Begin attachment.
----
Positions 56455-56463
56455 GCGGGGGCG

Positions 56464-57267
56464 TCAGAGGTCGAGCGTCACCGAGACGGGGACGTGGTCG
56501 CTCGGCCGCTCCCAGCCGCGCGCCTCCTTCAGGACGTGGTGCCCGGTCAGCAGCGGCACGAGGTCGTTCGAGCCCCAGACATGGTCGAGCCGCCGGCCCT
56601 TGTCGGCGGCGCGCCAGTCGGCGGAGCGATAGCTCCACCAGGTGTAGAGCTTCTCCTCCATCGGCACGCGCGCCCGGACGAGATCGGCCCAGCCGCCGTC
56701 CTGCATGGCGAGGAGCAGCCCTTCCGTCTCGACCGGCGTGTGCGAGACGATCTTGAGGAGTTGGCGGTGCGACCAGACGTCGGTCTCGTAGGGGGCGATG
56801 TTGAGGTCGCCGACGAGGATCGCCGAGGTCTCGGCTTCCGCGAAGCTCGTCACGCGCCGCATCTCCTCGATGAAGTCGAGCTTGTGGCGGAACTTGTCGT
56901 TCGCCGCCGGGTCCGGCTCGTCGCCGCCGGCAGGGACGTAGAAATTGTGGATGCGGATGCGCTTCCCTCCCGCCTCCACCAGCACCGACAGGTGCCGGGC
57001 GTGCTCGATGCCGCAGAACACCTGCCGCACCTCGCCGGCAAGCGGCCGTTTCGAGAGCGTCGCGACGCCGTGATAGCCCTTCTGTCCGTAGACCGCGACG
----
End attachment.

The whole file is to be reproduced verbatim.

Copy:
Positions 56455-56463
56455 GCGGGGGCG

Positions 56464-57267
56464 TCAGAGGTCGAGCGTCACCGAGACGGGGACGTGGTCG
56501 CTCGGCCGCTCCCAGCCGCGCGCCTCCTTCAGGACGTGGTGCCCGGTCAGCAGCGGCACGAGGTCGTTCGAGCCCCAGACATGGTCGAGCCGCCGGCCCT
56601 TGTCGGCGGCGCGCCAGTCGGCGGAGCGATAGCTCCACCAGGTGTAGAGCTTCTCCTCCATCGGCACGCGCGCCCGGACGAGATCGGCCCAGCCGCCGTC
56701 CTGCATGGCGAGGAGCAGCCCTTCCGTCTCGACCGGCGTGTGCGAGACGATCTTGAGGAGTTGGCGGTGCGACCAGACGTCGGTCTCGTAGGGGGCGATG
56801 TTGAGGTCGCCGACGAGGATCGCCGAGGTCTCGGCTTCCGCGAAGCTCGTCACGCGCCGCATCTCCTCGATGAAGTCGAGCTTGTGGCGGAACTTGTCGT
56901 TCGCCGCCGGGTCCGGCTCGTCGCCGCCGGCAGGGACGTAGAAATTGTGGATGCGGATGCGCTTCCCTCCCGCCTCCACCAGCACCGACAGGTGCCGGGC
57001 GTGCTCGATGCCGCAGAACACCTGCCGCACCTCGCCGGCAAGCGGCCGTTTCGAGAGCGTCGCGACGCCGTGATAGCCCTTCTGTCCGTAGACCGCGACG